Although they may not be the most exciting, intake manifolds have a pretty important job. Intake manifolds distribute air and fuel to the cylinders, enabling the combustion process. But as with anything, the intake manifold can spring
What Causes a Leaky Intake Manifold?
Intake manifolds connect to the cylinder head using gaskets or seals to keep everything airtight. Over time, these
can wear out and become less effective. If the gaskets are not sealing properly, they can cause a leaky intake
Gaskets can be made of different materials including rubber, paper, or metal. They’re designed to last around 50,000
75,000 miles, but can wear out quicker and fail. If the gasket can’t provide a proper seal, it can cause lots of
If all the gaskets or seals look good on the intake manifold, then you may need to check that the manifold isn’t
itself. Intake manifolds leaked less often when they were made of cast-iron. Now that manufacturers use lighter and
cheaper alternatives, such as cast aluminum and plastic, it’s a more common issue.
Plastic manifolds are more affordable but crack easier. The manifold itself can crack from vibrations, engine
overheating, over-tightened fasteners, or mishandling. Hairline cracks won’t cause engine failure, but they can
other problems like rough idling and improper fuel mixture.
What are the Signs of a Bad Intake Manifold Gasket?
Because the intake manifold gaskets seal in air and liquids, a few things can happen when it springs a leak. Here
few tell-tale symptoms of a leaky intake manifold or a bad gasket:
- Improper air-fuel ratio
- Engine misfires
- Decreased acceleration
- Poor fuel economy
- Coolant leaks
- Milky engine oil
- Backfires or rough idling
It shouldn’t be surprising that many of these issues correlate with each other. If there’s a leak in the intake
manifold, then the air-fuel ratio is affected. A leaky intake manifold sucks outside air in, rather than dispersing
out. This can cause performance issues including poor fuel economy, decreased acceleration, and engine misfires.
Coolant leaks can cause the engine to overheat, although they may not always be visible. Sometimes you’ll be able to
see coolant leaks under the vehicle while other times the leak is internal.
If it gets to the point where engine performance is greatly affected, the check engine light may even come on.
However, that’s usually not the case for minor leaks.
How Do You Test for Intake Manifold Leaks?
It’s not always easy to tell if the intake manifold is leaking. Other than visually inspecting the manifold or
coolant is leaking under the vehicle, there are a few other ways to test for leaks.
Use a Smoke Machine
Although they can be expensive, smoke machines are a quick and efficient way to check for leaks. They are connected
vacuum line in the car to pinpoint the location of the leak. The vacuum supply line to the brake booster is a good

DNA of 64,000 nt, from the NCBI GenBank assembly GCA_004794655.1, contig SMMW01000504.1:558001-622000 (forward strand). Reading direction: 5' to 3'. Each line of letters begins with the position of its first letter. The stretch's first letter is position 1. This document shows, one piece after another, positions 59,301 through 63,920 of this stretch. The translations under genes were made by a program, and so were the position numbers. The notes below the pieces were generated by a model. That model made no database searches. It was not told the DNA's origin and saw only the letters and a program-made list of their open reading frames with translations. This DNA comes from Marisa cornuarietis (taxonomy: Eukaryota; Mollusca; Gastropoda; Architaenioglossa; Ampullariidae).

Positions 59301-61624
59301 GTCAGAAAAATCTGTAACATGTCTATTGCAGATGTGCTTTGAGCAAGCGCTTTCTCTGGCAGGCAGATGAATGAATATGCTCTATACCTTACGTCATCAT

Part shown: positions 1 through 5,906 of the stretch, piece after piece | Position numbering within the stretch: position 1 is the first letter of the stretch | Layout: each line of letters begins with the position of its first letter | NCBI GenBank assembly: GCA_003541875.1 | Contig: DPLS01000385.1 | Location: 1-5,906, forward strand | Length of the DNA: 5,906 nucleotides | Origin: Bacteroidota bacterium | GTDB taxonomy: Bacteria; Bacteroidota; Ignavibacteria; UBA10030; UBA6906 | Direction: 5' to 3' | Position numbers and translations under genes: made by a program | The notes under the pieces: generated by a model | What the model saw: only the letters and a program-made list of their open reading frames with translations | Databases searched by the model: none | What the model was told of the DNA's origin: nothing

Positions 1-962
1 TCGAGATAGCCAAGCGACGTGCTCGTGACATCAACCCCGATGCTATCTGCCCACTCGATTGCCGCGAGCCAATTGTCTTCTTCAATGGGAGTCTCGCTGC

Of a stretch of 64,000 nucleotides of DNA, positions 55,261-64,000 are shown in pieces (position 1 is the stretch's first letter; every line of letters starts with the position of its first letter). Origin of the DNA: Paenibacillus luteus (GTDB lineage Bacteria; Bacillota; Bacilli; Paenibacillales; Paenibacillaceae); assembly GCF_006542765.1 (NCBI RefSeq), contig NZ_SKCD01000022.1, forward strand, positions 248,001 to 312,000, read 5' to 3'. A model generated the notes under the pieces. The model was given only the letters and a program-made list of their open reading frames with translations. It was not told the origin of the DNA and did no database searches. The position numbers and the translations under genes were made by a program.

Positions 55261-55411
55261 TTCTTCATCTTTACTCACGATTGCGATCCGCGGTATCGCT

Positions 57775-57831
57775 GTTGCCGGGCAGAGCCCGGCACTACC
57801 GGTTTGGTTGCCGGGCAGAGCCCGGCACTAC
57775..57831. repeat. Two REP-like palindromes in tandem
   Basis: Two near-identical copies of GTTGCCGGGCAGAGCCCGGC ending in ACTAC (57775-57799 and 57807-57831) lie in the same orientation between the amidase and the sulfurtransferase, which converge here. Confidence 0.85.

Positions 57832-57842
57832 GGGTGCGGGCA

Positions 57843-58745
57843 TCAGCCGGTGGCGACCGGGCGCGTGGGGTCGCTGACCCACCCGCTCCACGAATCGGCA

You’ll have to plug up any openings in the intake manifold, including the throttle body. If there’s a leak, you
be able to see smoke or vapor coming out.
Look for Coolant Leaks
It’s easy to tell if the coolant is leaking if there’s a puddle under the car. But coolant leaks aren’t always easy
detect. That’s why dye is sometimes used to make detecting a coolant leak easier. Fluorescent dye goes into the
radiator, changing the color of the coolant. A special flashlight or glasses are used to see the colored dye and
Other Ways to Check for a Leak
Check the oil for indications of contamination. If there’s a leak, there may be foaming or the color may appear
You can also get it checked out at a repair shop as well.
Can You Drive with a Leaking Intake Manifold?
Yes, it’s typically safe to drive with a leaking intake manifold. But if you’ve got suspicions, it’s always safer to
it checked out sooner rather than later. Leaking intake manifolds can decrease performance, but overheating can
eventually cause engine damage. Running too hot can cause engine knock as well.
How Much Does it Cost to Fix an Intake Manifold?
Depending on the repair, it can cost between $200-500 to fix a leaking intake manifold. However, gaskets themselves
much cheaper, so you can save on labor if you’re mechanically inclined and able to fix it yourself.
If the manifold is completely unfixable, you might need to get it replaced. Or you could always upgrade to an
aftermarket intake manifold for better performance.
Sources: Symptoms of Bad or Failing Intake Manifold Gaskets, Autoblog | Plastic Intake Manifolds: Checking for Leaks, Underhood Service | Intake Manifold Gasket Diagnosis, Know Your Parts | How to Find a Vacuum Leak, Popular Mechanics
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